/// <typeparam name="TValue">Type of the property's value.</typeparam>
    /// <param name="property">The expression from which to retrieve the property information.</param>
    /// <returns>Property information for the specified expression.</returns>
    /// <exception cref="ArgumentException">The expression is not understood.</exception>
    public static PropertyInfo GetPropertyInfo<TSource, TValue>(this Expression<Func<TSource, TValue>> property)
    {
        if (property == null)
        {
            throw new ArgumentNullException("property");
        }

        var body = property.Body as MemberExpression;
        if (body == null)
        {
            throw new ArgumentException("Expression is not a property", "property");
        }

        var propertyInfo = body.Member as PropertyInfo;
        if (propertyInfo == null)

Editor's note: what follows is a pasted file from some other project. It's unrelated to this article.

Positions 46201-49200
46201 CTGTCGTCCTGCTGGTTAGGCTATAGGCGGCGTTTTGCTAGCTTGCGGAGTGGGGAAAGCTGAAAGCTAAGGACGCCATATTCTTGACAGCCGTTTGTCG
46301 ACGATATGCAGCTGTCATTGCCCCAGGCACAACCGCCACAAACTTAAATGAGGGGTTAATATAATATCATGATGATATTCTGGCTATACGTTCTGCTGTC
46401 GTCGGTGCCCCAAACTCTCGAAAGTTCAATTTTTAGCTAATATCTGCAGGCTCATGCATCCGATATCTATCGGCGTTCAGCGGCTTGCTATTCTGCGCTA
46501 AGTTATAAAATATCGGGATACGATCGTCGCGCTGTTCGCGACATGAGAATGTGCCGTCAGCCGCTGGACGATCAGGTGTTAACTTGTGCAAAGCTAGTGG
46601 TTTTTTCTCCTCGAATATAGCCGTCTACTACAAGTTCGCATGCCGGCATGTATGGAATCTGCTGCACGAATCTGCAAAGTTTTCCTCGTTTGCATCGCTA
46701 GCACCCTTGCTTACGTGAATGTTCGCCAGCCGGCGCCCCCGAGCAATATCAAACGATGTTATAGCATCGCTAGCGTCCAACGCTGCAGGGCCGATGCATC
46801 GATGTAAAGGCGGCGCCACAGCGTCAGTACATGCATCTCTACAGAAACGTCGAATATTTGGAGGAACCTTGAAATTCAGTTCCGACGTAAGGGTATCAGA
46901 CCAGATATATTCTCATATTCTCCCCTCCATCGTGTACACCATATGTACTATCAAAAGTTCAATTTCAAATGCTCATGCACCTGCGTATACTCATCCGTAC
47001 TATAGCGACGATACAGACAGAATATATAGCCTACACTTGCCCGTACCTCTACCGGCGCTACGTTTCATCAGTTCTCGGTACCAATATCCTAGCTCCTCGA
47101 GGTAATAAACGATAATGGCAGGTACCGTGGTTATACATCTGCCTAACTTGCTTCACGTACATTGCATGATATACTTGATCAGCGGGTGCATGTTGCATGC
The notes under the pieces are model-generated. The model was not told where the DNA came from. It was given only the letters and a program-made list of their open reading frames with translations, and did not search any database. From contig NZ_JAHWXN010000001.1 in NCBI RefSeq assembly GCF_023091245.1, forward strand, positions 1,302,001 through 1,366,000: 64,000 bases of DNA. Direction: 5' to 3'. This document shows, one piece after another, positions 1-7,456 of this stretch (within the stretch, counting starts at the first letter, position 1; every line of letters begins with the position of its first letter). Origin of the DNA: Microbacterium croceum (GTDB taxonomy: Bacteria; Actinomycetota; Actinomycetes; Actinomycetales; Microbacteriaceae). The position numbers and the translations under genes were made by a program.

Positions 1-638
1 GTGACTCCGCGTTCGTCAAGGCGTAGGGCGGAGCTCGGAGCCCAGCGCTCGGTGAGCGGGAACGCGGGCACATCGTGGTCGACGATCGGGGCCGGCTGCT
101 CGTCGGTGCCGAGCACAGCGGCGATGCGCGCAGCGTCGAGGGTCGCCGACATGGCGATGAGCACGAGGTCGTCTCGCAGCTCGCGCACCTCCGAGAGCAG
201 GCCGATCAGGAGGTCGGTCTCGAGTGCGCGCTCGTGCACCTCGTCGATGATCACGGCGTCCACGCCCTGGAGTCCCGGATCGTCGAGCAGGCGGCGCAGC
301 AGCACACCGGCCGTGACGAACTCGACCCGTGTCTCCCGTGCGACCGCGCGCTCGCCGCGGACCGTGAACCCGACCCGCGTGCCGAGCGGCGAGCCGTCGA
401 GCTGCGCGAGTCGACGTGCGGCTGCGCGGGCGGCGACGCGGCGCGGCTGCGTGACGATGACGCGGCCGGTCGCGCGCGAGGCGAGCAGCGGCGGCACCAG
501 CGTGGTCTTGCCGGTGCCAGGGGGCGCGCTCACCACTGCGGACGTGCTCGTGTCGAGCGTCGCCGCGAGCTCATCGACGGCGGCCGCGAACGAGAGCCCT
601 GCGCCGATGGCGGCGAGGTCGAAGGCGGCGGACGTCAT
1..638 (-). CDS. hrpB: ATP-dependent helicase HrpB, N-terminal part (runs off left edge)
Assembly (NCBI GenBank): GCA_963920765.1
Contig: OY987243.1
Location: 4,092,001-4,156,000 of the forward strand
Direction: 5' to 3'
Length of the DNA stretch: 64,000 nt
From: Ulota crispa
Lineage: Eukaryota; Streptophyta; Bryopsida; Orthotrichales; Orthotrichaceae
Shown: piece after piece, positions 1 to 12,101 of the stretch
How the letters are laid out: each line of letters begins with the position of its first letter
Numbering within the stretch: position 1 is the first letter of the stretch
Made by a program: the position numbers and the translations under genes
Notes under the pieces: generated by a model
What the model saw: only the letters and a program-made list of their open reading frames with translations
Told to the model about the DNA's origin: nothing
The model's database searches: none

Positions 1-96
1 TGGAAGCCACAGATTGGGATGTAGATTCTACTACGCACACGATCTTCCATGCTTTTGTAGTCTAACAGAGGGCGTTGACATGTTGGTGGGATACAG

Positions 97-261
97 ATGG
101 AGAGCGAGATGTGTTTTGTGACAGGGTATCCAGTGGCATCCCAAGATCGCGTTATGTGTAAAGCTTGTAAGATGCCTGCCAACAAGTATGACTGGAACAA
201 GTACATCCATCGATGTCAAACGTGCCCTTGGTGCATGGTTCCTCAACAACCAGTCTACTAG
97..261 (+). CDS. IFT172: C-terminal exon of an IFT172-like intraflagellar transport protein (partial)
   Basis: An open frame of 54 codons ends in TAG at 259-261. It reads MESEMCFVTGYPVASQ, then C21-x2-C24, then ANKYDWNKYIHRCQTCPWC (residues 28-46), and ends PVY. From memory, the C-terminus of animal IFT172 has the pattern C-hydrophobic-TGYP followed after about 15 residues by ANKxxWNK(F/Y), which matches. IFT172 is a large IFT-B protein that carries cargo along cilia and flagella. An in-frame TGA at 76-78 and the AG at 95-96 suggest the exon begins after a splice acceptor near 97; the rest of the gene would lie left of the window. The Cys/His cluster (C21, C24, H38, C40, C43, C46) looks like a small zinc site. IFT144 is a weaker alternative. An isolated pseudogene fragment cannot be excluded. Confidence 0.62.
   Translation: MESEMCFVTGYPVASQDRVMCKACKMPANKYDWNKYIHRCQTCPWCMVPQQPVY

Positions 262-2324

{
            throw new ArgumentException("Expression is not a property", "property");
        }

        return propertyInfo;
    }
}

Now we can extend the NotificationExtensions class to have a method to get a sequence of property values as it the property changes.

/// <summary>
/// Returns an observable sequence of the value of a property when <paramref name="source"/> raises <seealso cref="INotifyPropertyChanged.PropertyChanged"/> for the given property.
/// </summary>
/// <typeparam name="T">The type of the source object. Type must implement <seealso cref="INotifyPropertyChanged"/>.</typeparam>
/// <typeparam name="TProperty">The type of the property that is being observed.</typeparam>
/// <param name="source">The object to observe property changes on.</param>
/// <param name="property">An expression that describes which property to observe.</param>
/// <returns>Returns an observable sequence of the property values as they change.</returns>
public static IObservable<TProperty> OnPropertyChanges<T, TProperty>(this T source, Expression<Func<T, TProperty>> property)
    where T : INotifyPropertyChanged
{
    return  Observable.Create<TProperty>(o=>
    {
        var propertyName = property.GetPropertyInfo().Name;